How much will be left?
When the loan is eventually repaid the value of equity remaining for the borrower or their estate depends on two things:
- What the house is worth then (which is driven by changes in house prices between now and then) and
- What the loan has grown to (which is driven by the loan’s interest rate throughout the life of the loan).
Time is therefore a key factor: The longer the loan lasts the greater it will have grown to.
- The loan will definitely grow over time. The reason this happens is that, unlike with a standard mortgage, you do not have to pay back monthly amounts of interest and principal. Instead the unpaid interest is added to your Lifetime Loan each month and incurs compound interest.
- The house value may or may not grow over time. The future equity remaining in your home may be more or less than you expect at present, and depends on what happens with house prices and how long the loan lasts before it is repaid. Equity means the value of your house less the amount you owe on it in relation to a mortgage. This may be less in the future if the value of your house, even if house prices increase, does not increase enough to offset the increased amount of your Lifetime Loan.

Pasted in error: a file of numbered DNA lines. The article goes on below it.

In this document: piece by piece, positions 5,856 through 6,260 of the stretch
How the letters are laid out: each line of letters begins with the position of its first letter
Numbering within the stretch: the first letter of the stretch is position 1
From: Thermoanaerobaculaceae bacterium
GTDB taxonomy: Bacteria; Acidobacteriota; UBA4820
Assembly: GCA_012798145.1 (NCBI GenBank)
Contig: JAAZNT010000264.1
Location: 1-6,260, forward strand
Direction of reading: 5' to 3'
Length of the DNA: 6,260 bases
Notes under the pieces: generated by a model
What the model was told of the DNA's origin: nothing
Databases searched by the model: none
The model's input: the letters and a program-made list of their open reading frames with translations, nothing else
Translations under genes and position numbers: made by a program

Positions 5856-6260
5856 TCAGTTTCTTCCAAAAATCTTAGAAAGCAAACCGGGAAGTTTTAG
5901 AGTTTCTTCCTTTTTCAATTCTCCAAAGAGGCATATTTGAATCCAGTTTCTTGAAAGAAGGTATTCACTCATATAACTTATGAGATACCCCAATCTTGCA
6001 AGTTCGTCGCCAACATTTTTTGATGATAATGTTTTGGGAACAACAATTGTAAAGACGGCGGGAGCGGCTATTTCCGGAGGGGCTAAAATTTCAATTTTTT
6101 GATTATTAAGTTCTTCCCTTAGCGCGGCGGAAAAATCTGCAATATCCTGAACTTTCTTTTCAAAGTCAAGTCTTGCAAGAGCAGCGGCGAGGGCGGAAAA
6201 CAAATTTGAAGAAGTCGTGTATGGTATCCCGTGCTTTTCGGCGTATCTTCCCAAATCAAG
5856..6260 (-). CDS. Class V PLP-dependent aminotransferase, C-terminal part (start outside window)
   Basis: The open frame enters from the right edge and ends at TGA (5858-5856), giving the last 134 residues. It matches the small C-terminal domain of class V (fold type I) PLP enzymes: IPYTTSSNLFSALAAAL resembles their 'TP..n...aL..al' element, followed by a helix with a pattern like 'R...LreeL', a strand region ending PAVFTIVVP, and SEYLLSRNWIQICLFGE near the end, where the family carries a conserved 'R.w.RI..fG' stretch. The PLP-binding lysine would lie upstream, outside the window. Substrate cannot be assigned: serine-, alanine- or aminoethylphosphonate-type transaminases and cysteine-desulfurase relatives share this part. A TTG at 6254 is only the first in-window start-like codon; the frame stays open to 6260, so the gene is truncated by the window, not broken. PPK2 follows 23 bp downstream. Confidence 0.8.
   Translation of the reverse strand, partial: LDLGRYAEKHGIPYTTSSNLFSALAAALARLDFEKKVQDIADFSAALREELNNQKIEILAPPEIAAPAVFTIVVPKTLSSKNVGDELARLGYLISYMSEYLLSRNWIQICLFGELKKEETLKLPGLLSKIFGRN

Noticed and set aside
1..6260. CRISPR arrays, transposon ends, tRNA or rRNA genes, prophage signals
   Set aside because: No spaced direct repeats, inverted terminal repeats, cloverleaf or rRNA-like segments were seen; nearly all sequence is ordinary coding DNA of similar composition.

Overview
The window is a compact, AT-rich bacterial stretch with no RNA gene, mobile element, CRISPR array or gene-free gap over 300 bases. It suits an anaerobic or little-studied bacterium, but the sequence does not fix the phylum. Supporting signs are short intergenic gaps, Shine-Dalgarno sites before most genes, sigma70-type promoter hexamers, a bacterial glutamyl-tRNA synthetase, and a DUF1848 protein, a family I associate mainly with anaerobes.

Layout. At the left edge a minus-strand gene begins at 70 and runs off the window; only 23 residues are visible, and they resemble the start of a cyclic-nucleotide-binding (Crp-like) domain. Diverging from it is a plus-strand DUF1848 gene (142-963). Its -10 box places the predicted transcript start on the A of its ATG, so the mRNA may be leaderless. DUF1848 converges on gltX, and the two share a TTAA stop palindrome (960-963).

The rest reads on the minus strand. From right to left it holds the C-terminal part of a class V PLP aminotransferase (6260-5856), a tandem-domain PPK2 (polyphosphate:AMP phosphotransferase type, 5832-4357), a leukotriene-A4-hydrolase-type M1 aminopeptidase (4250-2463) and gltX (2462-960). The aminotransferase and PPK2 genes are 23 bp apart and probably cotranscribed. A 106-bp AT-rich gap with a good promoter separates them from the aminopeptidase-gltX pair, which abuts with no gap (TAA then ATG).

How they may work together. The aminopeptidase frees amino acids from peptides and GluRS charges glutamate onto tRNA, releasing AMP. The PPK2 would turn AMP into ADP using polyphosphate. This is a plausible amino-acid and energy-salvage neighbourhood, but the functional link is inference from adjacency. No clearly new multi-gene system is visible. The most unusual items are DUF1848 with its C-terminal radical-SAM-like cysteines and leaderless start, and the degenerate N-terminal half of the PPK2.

Because the interest rate is fixed, it is possible to calculate what the loan balance will be at any future point in time.
However it is not possible to know in advance what the future house value will be, because future changes in house prices are unknown.
Example for illustrative purposes only.
Note: For illustrative purposes, interest on the loan is calculated at a fixed rate of 5.50% per annum and compounded monthly. Your Annual Percentage Rate (APR) will be calculated and provided to you during the application process.
Spry will provide your own customised calculations as part of the consultation process. In the meantime you can use our Lifetime Loan Calculator to run as many scenarios as you like, using various loan amounts and house price growth assumptions.
To qualify for a Lifetime Loan you (or the younger borrower if there are two) must be at least 60 years of age. The property must be of standard construction, located in the Republic of Ireland and be worth at least €250,000 if in Dublin or €175,000 if elsewhere.